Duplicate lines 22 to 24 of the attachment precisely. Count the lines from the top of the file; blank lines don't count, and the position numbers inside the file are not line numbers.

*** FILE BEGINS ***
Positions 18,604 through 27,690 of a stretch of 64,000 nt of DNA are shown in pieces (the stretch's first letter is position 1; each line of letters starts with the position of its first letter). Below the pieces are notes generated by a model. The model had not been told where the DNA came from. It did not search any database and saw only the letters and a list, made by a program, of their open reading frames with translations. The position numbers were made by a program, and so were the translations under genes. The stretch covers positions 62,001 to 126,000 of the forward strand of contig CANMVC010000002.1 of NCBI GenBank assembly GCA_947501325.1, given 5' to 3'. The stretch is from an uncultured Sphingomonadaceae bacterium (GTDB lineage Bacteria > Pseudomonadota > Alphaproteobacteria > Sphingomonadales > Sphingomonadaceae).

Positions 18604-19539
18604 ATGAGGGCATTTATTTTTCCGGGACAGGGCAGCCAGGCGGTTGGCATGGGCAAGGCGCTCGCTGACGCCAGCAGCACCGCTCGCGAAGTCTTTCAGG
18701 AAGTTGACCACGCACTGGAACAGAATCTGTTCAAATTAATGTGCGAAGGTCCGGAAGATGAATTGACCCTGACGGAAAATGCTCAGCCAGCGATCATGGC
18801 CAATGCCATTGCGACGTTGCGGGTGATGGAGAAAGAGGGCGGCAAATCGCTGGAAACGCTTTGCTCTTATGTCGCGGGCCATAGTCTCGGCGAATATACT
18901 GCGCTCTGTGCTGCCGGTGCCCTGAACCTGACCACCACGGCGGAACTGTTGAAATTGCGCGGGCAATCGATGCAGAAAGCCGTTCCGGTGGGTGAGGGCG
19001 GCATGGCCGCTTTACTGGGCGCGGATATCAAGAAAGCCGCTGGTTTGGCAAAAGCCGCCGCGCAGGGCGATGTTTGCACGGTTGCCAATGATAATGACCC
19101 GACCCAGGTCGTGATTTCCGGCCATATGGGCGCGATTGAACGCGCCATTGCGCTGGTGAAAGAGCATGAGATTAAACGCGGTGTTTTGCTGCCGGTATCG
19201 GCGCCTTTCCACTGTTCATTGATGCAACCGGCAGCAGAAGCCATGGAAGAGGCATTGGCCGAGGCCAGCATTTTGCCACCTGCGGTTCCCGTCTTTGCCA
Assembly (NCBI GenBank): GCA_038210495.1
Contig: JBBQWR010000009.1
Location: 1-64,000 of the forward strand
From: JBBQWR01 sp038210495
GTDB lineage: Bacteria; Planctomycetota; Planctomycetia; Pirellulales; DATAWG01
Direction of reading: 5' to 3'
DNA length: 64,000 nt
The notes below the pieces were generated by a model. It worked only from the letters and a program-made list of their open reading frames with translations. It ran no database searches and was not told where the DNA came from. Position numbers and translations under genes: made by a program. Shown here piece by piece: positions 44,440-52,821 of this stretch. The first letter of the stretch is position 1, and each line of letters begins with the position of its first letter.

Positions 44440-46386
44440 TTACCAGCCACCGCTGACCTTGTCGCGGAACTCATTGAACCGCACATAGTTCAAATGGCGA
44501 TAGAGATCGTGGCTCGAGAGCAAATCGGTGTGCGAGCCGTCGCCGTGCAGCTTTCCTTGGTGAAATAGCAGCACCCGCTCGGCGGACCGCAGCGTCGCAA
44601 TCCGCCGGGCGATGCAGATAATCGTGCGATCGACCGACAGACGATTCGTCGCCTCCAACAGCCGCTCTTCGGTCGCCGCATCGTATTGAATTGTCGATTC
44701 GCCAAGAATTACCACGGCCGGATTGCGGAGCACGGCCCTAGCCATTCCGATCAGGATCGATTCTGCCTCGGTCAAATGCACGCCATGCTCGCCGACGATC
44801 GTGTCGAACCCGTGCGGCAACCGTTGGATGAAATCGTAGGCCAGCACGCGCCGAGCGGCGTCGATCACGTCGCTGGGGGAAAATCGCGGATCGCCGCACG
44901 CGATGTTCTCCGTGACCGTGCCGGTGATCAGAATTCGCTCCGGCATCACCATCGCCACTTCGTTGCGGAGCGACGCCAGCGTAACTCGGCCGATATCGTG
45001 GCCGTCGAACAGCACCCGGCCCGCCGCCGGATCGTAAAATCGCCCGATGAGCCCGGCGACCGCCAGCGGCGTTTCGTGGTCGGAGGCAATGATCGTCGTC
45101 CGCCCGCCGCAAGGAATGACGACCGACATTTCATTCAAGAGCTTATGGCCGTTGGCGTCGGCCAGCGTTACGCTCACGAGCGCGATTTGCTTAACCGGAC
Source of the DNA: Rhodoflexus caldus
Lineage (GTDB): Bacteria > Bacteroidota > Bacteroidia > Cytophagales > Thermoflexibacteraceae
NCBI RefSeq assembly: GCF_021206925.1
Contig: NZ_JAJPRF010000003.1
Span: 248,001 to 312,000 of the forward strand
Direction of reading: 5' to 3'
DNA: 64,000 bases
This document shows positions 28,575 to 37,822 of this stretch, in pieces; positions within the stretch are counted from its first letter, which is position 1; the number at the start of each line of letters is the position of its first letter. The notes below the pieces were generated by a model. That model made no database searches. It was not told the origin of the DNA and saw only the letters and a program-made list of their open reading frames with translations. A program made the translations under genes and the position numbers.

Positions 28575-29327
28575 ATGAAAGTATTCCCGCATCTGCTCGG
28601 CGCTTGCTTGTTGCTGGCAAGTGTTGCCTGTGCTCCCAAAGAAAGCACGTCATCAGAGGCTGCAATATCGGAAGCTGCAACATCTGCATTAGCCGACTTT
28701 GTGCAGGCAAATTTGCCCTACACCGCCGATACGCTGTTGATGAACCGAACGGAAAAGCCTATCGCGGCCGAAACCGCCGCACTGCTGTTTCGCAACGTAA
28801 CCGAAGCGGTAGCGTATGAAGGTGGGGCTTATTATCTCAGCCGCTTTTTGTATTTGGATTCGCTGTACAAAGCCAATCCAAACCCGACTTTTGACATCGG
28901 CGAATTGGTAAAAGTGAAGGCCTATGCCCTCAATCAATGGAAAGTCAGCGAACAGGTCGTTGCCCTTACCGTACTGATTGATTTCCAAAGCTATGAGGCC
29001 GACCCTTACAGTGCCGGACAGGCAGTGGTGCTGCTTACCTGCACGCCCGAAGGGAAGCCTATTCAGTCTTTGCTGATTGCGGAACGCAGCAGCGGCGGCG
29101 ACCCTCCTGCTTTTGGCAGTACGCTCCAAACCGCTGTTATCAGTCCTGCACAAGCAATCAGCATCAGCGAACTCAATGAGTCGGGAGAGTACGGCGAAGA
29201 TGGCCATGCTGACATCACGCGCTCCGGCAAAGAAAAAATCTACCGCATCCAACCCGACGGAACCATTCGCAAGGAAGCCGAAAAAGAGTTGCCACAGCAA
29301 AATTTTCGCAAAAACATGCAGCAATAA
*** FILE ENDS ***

44701 GCCAAGAATTACCACGGCCGGATTGCGGAGCACGGCCCTAGCCATTCCGATCAGGATCGATTCTGCCTCGGTCAAATGCACGCCATGCTCGCCGACGATC
44801 GTGTCGAACCCGTGCGGCAACCGTTGGATGAAATCGTAGGCCAGCACGCGCCGAGCGGCGTCGATCACGTCGCTGGGGGAAAATCGCGGATCGCCGCACG
44901 CGATGTTCTCCGTGACCGTGCCGGTGATCAGAATTCGCTCCGGCATCACCATCGCCACTTCGTTGCGGAGCGACGCCAGCGTAACTCGGCCGATATCGTG